SCSI and 386/ix

Piercarlo Grandi pcg at
Tue Feb 6 06:18:55 AEST 1990

In article <21600005 at adaptex> neese at adaptex.UUCP writes:

   Splitting up the filesystem is always a matter of the application.  If your
   system doesn't ever swap, then there is no gain to putting the swap on a
   second drive,

Well, in most timesharing applications your system _should_ swap.
A very rough rule of thumb is that if a resource is less than 30%
used it is wasted (and if over 60% used it is insufficient, because
queues will form on a resource that is more than 60% committed on average).

Given that the majority of processes in a timesharing system is
inactive, and possibly for fiarly long times, swapping/paging is
healthy. If it does not occur, than you have too much memory for
your application mix. If you don't want it to occur because it is
too slow, this means that the swap bandwidth is undersized.

Tuning is the science/art where your major resources, CPU,
memory, IO bandwidth are all used more than 30%, and less than
60%. Well, actually you may overcommit a resource, if it is so
expensive that latency can be tolerated (the forming of queues).

   but if it does swap, then this is absolutely true.  I always
   like to put tmp on the second device, as that directory is constantly being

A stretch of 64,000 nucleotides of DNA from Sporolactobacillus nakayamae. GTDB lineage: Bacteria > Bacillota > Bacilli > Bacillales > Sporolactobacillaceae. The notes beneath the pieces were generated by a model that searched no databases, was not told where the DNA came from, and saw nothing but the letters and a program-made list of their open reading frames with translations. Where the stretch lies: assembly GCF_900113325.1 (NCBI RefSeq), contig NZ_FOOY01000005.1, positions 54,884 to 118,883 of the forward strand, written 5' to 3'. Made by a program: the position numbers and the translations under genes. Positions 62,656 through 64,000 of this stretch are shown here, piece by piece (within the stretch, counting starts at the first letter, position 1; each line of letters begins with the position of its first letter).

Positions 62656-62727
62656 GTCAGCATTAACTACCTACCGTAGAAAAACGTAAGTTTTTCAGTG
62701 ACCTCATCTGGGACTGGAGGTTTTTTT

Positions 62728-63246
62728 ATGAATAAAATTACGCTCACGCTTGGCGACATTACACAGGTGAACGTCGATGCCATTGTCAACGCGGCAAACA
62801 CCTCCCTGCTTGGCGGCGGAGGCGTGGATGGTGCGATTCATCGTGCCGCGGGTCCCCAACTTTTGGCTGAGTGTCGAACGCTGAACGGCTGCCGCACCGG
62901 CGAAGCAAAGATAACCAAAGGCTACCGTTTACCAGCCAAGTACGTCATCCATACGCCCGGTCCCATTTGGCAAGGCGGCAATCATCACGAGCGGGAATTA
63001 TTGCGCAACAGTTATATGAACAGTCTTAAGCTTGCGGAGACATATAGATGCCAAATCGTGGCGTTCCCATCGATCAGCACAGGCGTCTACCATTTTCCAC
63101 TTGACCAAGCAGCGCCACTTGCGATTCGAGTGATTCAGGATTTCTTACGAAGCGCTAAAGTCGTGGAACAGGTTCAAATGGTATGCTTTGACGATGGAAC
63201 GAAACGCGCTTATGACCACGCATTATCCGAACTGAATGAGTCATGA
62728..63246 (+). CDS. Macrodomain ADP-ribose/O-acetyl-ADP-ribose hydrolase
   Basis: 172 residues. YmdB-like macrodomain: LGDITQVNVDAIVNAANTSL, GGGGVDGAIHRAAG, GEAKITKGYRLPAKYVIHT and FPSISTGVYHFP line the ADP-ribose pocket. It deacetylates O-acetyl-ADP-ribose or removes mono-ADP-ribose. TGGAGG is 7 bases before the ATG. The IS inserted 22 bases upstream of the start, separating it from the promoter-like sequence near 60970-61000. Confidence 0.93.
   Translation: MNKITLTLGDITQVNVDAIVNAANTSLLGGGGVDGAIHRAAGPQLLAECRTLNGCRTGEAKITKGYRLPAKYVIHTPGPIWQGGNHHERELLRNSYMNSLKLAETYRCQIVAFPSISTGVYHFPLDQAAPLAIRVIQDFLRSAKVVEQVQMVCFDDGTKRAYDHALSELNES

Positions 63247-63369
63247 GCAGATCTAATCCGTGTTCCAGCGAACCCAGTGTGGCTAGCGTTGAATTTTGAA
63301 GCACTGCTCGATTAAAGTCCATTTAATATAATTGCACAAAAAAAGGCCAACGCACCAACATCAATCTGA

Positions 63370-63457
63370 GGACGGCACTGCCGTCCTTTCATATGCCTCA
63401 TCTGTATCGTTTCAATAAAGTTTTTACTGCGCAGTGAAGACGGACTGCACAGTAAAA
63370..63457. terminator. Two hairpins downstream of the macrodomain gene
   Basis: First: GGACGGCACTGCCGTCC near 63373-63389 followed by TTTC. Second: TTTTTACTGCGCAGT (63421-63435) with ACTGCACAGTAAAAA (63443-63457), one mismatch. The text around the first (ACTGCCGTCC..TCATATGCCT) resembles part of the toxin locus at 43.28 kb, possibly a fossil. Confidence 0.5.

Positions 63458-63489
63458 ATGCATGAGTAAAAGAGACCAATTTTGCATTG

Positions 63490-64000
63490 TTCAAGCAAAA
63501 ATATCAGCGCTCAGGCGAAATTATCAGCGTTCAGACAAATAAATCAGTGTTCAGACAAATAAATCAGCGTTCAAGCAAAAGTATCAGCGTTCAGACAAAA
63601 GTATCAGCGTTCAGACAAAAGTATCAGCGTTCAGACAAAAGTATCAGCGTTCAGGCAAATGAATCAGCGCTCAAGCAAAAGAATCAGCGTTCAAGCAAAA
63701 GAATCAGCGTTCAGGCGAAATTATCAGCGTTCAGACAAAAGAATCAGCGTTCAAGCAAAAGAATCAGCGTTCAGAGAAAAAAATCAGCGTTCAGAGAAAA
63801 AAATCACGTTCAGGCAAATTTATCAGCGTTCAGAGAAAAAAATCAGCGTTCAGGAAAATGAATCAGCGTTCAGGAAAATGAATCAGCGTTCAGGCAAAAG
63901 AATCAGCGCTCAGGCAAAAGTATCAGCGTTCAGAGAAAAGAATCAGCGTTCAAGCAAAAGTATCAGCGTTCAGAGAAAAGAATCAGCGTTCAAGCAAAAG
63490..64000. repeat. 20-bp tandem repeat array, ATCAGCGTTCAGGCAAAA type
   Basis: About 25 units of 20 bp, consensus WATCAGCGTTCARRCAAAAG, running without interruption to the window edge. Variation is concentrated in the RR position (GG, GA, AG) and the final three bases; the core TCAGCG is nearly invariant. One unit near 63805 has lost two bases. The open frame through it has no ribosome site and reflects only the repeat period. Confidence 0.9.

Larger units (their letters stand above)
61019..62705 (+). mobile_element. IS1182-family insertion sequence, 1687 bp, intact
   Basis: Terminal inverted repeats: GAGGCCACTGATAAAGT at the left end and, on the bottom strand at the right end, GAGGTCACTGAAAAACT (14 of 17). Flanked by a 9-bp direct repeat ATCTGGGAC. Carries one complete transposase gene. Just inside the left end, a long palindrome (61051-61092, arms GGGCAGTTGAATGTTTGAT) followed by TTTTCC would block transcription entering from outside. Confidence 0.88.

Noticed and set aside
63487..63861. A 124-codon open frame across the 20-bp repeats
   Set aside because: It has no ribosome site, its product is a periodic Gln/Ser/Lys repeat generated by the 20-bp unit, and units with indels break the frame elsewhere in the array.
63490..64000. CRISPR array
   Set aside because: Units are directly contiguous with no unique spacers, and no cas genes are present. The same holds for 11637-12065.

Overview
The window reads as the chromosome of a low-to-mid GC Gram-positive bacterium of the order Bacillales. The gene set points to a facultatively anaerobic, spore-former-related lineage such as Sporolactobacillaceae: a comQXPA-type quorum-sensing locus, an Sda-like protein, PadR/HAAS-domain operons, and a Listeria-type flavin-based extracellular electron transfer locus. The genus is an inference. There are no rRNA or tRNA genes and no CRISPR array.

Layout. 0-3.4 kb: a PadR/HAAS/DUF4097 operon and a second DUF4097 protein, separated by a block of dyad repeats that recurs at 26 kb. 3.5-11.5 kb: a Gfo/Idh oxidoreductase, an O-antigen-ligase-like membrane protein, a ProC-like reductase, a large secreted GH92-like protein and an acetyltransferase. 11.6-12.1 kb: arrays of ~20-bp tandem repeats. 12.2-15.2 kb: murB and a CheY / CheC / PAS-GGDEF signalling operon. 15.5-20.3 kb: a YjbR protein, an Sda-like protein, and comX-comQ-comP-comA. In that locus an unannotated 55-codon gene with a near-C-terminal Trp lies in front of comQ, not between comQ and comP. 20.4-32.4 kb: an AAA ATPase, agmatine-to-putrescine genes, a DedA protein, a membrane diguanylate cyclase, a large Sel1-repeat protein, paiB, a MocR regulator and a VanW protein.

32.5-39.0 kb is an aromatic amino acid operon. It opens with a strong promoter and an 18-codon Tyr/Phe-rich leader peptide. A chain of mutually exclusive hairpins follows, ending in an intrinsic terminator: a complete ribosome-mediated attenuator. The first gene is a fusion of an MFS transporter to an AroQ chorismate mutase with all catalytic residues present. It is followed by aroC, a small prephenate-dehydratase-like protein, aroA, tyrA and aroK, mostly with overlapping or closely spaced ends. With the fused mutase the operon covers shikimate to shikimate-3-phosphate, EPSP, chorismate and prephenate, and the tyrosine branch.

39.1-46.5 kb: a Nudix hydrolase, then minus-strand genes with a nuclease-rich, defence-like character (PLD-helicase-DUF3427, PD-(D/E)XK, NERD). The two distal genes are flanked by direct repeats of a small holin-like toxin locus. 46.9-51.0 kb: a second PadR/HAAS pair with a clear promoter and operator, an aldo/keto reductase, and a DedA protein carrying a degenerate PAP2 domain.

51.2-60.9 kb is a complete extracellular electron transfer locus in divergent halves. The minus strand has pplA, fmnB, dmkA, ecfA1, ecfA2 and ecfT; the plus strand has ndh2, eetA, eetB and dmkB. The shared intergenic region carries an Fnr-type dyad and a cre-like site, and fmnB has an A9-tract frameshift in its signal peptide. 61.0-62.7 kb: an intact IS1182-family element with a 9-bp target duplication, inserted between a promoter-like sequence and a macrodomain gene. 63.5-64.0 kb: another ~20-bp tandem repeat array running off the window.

used in my system.  I put spool on its own partition on my root device to
   try to keep that dir from fragging my usr partition.  I have my news/notes
   partition on the second drive and swap.

The logic between having tmp on a disc different from your user
homes is that virtually every compilation, editing, etc...
creates a copy of the file in /tmp, that is eventually copied
back to the user home. The same rationale applies to having the
swapping on a different disc from where the executables are; you
want to be able to be loading an executable while paging out

	There are some hidden assumptions here; for example, things are
	slightly different if your compiler or editor are memory based,
	or if your major application is not sw development.

You want to reduce the *instantaneous* load on a disc, not its average one;
and to avoid like taxes copies from a disc to the same disc.

Piercarlo "Peter" Grandi           | ARPA: at
Dept of CS, UCW Aberystwyth        | UUCP: ...!mcvax!ukc!aber-cs!pcg
Penglais, Aberystwyth SY23 3BZ, UK | INET: pcg at

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